Why Polybutylene Pipes Are Bad During a Home Sale Inspection?

why polybutylene pipes are bad

As a homeowner, the last thing you want is to have your home sale fall through due to a failed inspection. One of the biggest issues that can arise during a home inspection is deteriorated water supply lines. In particular, polybutylene pipes are bad and have become a major concern for homebuyers and inspectors alike.

Polybutylene pipes were commonly used as a cheaper alternative to copper pipes in the 1980s and 1990s. However, they have a high failure rate and are prone to cracking, leaking, and rupturing, which can cause extensive water damage to a home. They also react with chemicals in the water and can cause the water to become contaminated. Due to these issues, polybutylene pipes are bad, have become a red flag for home buyers, and can lead to a failed home sale inspection.

How do I know if my home has Polybutylene pipes?

There are a few ways to identify Polybutylene pipes in your home. Look for gray-blue tubing, plastic fittings, or stamped markings on the pipes themselves. You can also check the home inspection report from when you purchased the home or contact a licensed plumber for an inspection.

What are Polybutylene Pipes?

Polybutylene pipes were first introduced in the 1970s as a cheaper alternative to traditional copper piping. They were intended for use in both hot and cold water supply lines and were marketed as being resistant to corrosion and easy to install. Polybutylene pipes are typically made from a form of plastic called polybutylene resin, which is combined with other materials to create flexible tubing that can be molded to fit a variety of spaces.

Why Polybutylene Pipes Are Bad?

Despite their initial popularity, polybutylene pipes have since become known for their many problems. One of the biggest issues with polybutylene pipes is that they are prone to cracking, leaking, and rupturing. This can lead to water damage, mold growth, and other serious issues that can be expensive to repair. Additionally, polybutylene pipes can degrade quickly when exposed to certain chemicals found in water, such as chlorine. This can cause the pipes to become brittle and more likely to fail.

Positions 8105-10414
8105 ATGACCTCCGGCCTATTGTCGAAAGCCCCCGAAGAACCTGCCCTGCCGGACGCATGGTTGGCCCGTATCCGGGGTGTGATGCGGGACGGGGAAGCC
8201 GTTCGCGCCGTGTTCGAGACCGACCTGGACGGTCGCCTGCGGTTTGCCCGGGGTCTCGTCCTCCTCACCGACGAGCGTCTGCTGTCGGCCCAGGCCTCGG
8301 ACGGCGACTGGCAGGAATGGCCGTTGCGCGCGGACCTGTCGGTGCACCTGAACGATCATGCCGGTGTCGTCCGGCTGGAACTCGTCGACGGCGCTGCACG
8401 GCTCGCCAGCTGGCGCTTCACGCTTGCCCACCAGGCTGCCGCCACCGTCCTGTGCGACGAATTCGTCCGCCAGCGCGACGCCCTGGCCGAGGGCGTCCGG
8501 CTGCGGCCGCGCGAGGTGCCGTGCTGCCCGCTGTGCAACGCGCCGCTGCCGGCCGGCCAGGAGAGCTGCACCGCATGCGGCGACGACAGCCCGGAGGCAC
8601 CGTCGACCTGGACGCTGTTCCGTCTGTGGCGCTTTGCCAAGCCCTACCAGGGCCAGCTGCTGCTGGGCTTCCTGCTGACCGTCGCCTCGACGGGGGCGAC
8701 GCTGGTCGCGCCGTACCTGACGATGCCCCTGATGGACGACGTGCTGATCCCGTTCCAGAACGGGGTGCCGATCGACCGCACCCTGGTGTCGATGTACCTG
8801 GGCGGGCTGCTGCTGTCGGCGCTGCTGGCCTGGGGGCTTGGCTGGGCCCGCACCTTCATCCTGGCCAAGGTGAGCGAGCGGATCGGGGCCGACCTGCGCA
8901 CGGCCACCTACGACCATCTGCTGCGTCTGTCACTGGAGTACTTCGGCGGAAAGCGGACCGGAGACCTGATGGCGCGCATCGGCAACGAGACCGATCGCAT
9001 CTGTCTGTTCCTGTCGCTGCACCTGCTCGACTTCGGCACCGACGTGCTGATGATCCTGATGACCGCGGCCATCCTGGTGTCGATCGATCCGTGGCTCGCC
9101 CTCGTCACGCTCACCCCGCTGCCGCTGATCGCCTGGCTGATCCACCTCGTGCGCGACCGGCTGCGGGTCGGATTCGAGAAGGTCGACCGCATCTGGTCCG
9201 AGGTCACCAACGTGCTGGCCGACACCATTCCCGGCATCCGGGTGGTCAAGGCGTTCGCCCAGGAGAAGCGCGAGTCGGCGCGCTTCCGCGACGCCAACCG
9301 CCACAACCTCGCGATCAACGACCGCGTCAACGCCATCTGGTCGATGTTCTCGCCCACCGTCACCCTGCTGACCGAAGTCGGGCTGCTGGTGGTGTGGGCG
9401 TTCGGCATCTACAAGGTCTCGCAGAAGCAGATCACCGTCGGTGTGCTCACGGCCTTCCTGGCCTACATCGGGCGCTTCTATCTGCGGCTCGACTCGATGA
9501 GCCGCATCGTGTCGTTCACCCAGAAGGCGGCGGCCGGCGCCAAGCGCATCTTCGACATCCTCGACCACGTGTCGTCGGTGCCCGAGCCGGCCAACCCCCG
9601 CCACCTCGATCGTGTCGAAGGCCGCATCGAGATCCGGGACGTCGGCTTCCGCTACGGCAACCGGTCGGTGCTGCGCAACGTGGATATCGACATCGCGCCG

Another concern with polybutylene pipes is the potential for health risks associated with contaminated water. Over time, the chemicals used to create the pipes can break down and leach into the water supply. This can lead to the presence of harmful chemicals and bacteria in the water, which can pose a risk to human health.

Identifying Polybutylene Pipes

If you’re not sure whether your home has polybutylene pipes, there are a few ways to identify them. One of the most common signs of polybutylene pipes is gray-blue tubing, which is typically 1/2 to 1 inch in diameter. Additionally, polybutylene pipes are often connected to plastic fittings, which can be identified by their gray or black color. If you’re not sure where your water supply lines are located, you can typically find them in a crawl space or basement.

Replacing Polybutylene Pipes

If you have identified that your home has polybutylene pipes, it is important to replace them as soon as possible to avoid potential issues. There are several options available for replacing polybutylene pipes, including copper, PEX, and PVC piping.